Gustave Dore's Collection

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    This book contain collection of 10 Books

    1. Don Quixote / Miguel de Cervantes ; translated by John Ormsby, with illustrations by Gustave Dore
    2. Idylls of the King / Alfred Tennyson
    3. Five books of the lives, heroic deeds and sayings of Gargantua and his son Pantagruel, by Francois Rabelais
    4. The Divine Comedy: The Vision of Hell,
    5. The Divine Comedy: The Vision of Purgatory
    6. The Divine Comedy: The Vision of Paradise
    7. The Rime of the Ancient Mariner / Samuel Taylor Coleridge ; illustrated by Gustave Doré [1798]
    8. The Raven / Edgar Allan Poe
    9. Paradise Lost / John Milton [1667]
    10. The Doré Gallery of Bible Illustrations

    About the Author
    Gustave Doré, 1832-1883

    Doré was born in Strasbourg and his first illustrated story was published at the age of fifteen. Doré began work as a literary illustrator in Paris. Doré commissions include works by Rabelais, Balzac, Milton and Dante. In 1853 Doré was asked to illustrate the works of Lord Byron. This commission was followed by additional work for British publishers, including a new illustrated English Bible. In 1863, Doré illustrated a French edition of Cervantes's Don Quixote, and his illustrations of the knight and his squire Sancho Panza have become so famous that they have influenced subsequent readers, artists, and stage and film directors' ideas of the physical "look" of the two characters. Doré also illustrated an oversized edition of Edgar Allan Poe's "The Raven", an endeavor that earned him 30,000 francs from publisher Harper & Brothers in 1883.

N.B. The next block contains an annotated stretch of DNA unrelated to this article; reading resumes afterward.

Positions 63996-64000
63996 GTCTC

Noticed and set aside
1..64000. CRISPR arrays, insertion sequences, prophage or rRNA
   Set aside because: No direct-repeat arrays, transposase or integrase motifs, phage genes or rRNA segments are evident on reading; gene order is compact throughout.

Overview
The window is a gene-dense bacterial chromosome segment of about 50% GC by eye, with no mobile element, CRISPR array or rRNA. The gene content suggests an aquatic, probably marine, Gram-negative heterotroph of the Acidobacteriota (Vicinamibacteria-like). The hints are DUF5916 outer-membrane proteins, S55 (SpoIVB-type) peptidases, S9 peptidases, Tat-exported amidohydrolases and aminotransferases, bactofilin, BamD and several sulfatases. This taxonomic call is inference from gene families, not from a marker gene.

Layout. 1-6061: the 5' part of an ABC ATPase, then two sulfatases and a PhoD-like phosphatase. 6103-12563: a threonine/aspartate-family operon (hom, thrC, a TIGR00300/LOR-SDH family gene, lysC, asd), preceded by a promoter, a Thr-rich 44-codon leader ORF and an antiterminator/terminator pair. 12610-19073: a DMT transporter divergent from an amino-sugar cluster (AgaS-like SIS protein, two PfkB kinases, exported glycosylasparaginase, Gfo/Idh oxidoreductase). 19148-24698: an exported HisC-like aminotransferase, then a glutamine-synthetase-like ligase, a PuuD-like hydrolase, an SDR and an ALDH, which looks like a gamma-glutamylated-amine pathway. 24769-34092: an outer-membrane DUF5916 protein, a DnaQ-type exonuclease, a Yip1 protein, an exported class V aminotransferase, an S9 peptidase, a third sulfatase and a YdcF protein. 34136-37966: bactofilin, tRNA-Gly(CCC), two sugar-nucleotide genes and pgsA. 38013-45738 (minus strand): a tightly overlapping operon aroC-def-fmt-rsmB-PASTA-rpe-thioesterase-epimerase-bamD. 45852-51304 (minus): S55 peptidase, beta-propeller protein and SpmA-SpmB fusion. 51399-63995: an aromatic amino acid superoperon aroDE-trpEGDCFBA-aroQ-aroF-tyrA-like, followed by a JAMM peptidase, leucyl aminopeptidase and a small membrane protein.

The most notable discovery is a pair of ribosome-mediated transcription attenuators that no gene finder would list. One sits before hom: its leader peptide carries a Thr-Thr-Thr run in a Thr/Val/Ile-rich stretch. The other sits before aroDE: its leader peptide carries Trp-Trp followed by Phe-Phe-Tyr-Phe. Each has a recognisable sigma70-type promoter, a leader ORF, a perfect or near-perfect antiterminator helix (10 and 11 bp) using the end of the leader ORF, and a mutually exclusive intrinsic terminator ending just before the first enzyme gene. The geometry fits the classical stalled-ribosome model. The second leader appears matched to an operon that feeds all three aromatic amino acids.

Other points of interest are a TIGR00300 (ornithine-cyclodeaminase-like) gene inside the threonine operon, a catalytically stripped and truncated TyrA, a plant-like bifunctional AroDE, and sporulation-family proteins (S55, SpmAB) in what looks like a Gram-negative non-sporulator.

Doré's English Bible [1866] was a great success, and in 1867 Doré had a major exhibition of his work in London. This exhibition led to the foundation of the Doré Gallery in New Bond Street. In 1869, Blanchard Jerrold, the son of Douglas William Jerrold, suggested that they work together to produce a comprehensive portrait of London. Jerrold had gotten the idea from The Microcosm of London produced by Rudolph Ackermann, William Pyne, and Thomas Rowlandson in 1808. Doré signed a five-year project with the publishers Grant & Co that involved his staying in London for three months a year. He was paid the vast sum of £10,000 a year for his work.

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